Repainting a Bathroom


I am planning on repainting one of my bathrooms. It is a smaller sized bathroom with a fiberglass tub insert, toilet, and sink. The walls appear to be drywall but someone once told me that special drywall is used for bathrooms.
My plan was to spackle some of the wall imperfections, sand, prime the walls and ceiling and then repaint in my color of choice. I do have the following questions though.
- Is it safe to use spackling mud in a bathroom or is there a special mud I should use due to the higher concentration of moisture?
- Is there a special primer that should be used for a bathroom?
- Is there special paint that needs to be used for bathrooms?
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snipped-for-privacy@gmail.com wrote:

To avoid mildew on the ceiling: - use only gloss or semi-gloss paint on the ceiling (no flat, eggshell, satin, etc.) - best to use an oil-based paint on the ceiling, instead of latex - install a vent fan, if there isn't one already - use the vent fan *every*time* the shower is in use
--
Regards,
Doug Miller (alphageek at milmac dot com)
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any paint can have a mildewcide mixed into it. made for high moisture conditions such as bathrooms. ask at your local paint store
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The paint will be your first line of defense against moisture. The spackle does not matter much but if you have the inclination one of the dry mix types like durabond 90 will perform better than the premixed buckets. Anything you spackle will likely flash when painted so you will want to prime and scuff sand it first. snipped-for-privacy@gmail.com wrote:

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snipped-for-privacy@localnet.com wrote in wrote:

Be nice to also mention that many dry mixes (like Durabond 90) are like rock and not sandable.
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I pretty much use DAP Joint Compound (pre-mix) for all purposes regarding fixing wall imperfections, cracks, etc. I am assuming that once I use the mud, sand, and then put the primer and paint over it, it will not matter since the primer and paint are what will protect the spot from moisture.
Thanks for the advice regarding the semi-gloss. I will also check with the paint dept. at Lowe's to see what they suggest.
Al Bundy wrote:

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snipped-for-privacy@gmail.com wrote:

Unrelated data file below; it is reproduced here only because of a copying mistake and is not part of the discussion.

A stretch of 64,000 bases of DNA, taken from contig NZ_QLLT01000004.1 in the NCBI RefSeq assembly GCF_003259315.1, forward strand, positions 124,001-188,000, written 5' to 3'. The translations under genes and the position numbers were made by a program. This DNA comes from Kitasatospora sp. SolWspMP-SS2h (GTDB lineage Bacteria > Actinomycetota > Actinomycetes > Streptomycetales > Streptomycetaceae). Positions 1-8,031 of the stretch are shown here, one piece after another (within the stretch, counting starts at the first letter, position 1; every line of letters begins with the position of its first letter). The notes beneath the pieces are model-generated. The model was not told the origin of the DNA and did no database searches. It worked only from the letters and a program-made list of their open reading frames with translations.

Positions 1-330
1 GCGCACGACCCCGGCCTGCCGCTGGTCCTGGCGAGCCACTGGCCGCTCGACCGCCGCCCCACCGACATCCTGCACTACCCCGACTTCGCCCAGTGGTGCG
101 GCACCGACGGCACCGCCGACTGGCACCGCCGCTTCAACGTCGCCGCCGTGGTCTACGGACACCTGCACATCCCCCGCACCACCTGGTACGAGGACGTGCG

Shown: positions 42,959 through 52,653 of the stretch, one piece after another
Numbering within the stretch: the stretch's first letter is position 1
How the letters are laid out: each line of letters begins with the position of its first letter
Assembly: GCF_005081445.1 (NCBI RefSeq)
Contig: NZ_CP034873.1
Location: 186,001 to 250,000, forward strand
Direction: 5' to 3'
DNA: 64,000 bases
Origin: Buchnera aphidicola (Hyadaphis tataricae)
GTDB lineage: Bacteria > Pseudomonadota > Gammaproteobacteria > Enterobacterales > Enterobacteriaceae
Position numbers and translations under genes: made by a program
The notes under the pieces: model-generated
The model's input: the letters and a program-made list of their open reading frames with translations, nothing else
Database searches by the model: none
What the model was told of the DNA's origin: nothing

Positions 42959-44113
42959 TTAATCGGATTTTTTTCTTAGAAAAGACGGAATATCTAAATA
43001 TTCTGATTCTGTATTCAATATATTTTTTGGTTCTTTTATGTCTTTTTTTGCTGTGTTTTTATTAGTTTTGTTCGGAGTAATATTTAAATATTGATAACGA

I have always used - or as long as I can recall - oil semi for bath, kitchen and wood trim in rest of house. I have paid no attention to whether they contained mildewcide, and haven't used an additive. I have wallpaper in two baths, had same in last house. Wallpaper in unvented kitchen in previous house. No problems. Only time I have ever had mildew growing outside of a shower stall was on the bath ceiling when I had a small roof leak.
We repapered master bath about a year ago and put a timer on the exhaust fan, which helps immensely. The whole master bed/bath stays rather humid if we don't run the fan long enough.
A friend used to keep her bath window open a crack in summer, with AC running. The AC vent was in a corner and aimed at the adjoining wall - caused condensation and a patch of mildew. It just needed to be redirected or the window closed.
There is an amazing amount of water in the air and on surfaces after showers, it often runs down walls and doors - the reason I always paint tops and bottoms of doors and caulk (very fine line) at bottom of wallpaper.
I am obsessive about paint prep - the job I hate - because I want the paint to last. Clean, DRY and free of dust.
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snipped-for-privacy@gmail.com wrote:

I think that applies to new homes, my walls are plaster/lath.

I just did this. It was easy enough to do.

I used the DAP vinyl spackle. Went on easy enough and looked great after it dried and I sanded it.

I had some mold that I cleaned up (misted the place with bleach, then wiped it). I used Killz2. It's been months since I used it and no signs of mold. If you have mold, make sure it's nothing that is coming in from inside the walls.

Semi gloss. I did everything in it, walls/ceiling. Makes for a easier clean up. You can get stuff that helps prevent mold from growing on the paint too, it's an additive.
If you can put a vent fan in and run it while you're showering. I bought one but haven't installed it (attic is hard to get to over the bath and the outside wall is 3 stories up..I don't have the cajones to stand on a ladder that high). Now I leave the bathroom door ajar or crack a window.
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On 17 Dec 2006 05:58:42 -0800, snipped-for-privacy@gmail.com wrote:

Pretty simple. Spackle and prep as usual. Prime with latex. Top coat ceiling, walls and trim with "bath and kitchen" paint in you choice of finish. Two brands which have served me well are Zinsser and Benjamin Moore. Some of the mid to deep base colors cannot be mixed for these paints but a mildewcide can be added to any standard paint, thus providing a reasonably acceptable substitute. All this being said, unless you have a mildew problem, you can just use standard paint. If you do use the "bath and kitchen" paint, add some Flotrol per package directions as this paint does not level well.
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